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Embassy Attorney Policy

The government’s policy barring attorneys from attending passport and Consular Reports of Birth Abroad interviews at the U.S. Embassy in Djibouti was a violation of due process, a federal court in New York ruled. Plaintiffs testified that embassy employees routinely confiscated their passports and other documents and would be “detained for hours without food, water, or their required medication.”

BROOKLYN, N.Y. – The government’s policy barring attorneys from attending passport and Consular Reports of Birth Abroad interviews at the U.S. Embassy in Djibouti was a violation of due process, a federal court in New York ruled. Plaintiffs testified that embassy employees routinely confiscated their passports and other documents and would be “detained for hours without food, water, or their required medication.”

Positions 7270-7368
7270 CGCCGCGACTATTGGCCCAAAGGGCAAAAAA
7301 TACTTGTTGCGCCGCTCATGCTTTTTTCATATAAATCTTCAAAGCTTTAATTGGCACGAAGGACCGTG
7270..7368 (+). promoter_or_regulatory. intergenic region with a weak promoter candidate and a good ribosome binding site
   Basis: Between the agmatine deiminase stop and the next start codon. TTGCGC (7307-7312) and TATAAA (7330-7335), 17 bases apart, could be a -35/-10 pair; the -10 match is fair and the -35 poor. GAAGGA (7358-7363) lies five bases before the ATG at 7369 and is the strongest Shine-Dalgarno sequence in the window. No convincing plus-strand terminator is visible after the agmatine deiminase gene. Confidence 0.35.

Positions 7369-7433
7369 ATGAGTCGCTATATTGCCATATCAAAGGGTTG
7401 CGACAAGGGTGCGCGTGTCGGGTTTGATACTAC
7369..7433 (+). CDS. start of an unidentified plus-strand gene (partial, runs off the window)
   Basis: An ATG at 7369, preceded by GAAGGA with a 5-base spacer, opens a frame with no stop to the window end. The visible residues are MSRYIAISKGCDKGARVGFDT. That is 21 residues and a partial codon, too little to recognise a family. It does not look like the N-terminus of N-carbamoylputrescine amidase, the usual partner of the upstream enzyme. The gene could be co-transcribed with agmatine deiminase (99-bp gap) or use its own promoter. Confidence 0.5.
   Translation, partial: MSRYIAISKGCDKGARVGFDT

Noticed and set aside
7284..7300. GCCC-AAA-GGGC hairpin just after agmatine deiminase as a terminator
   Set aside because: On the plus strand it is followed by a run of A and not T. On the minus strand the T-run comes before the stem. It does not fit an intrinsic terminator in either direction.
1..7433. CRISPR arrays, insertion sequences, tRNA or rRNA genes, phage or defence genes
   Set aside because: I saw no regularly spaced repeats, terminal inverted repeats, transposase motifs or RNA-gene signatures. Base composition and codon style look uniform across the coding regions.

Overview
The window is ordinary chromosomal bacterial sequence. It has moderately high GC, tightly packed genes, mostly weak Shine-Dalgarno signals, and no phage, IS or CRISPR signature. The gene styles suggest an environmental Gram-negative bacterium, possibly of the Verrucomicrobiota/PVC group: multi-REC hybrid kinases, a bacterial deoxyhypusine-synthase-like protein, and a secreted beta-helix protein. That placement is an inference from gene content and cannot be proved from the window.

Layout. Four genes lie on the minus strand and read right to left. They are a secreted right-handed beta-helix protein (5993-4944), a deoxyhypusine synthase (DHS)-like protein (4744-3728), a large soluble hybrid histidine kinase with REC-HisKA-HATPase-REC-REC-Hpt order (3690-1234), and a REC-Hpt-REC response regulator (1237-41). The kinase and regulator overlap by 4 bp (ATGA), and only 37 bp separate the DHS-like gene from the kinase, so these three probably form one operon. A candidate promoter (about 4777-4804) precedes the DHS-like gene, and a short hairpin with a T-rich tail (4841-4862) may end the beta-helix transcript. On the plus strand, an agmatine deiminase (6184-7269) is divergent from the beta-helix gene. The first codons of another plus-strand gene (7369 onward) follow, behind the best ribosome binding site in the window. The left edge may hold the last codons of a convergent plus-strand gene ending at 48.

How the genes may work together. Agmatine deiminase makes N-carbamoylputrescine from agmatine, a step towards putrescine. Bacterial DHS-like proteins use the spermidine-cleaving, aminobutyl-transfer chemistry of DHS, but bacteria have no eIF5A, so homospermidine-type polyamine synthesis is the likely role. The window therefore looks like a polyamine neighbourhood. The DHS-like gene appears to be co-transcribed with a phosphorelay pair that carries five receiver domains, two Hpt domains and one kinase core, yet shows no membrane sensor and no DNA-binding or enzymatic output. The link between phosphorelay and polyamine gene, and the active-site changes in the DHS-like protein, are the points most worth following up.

Shortly after the 31 plaintiffs filed suit, the government changed its policy to allow attorneys to be present but “severely circumscribing their roles.” 

The court ruled that some of the plaintiffs’ claims may continue but denied their motion for a preliminary injunction because they have all received their documents.  

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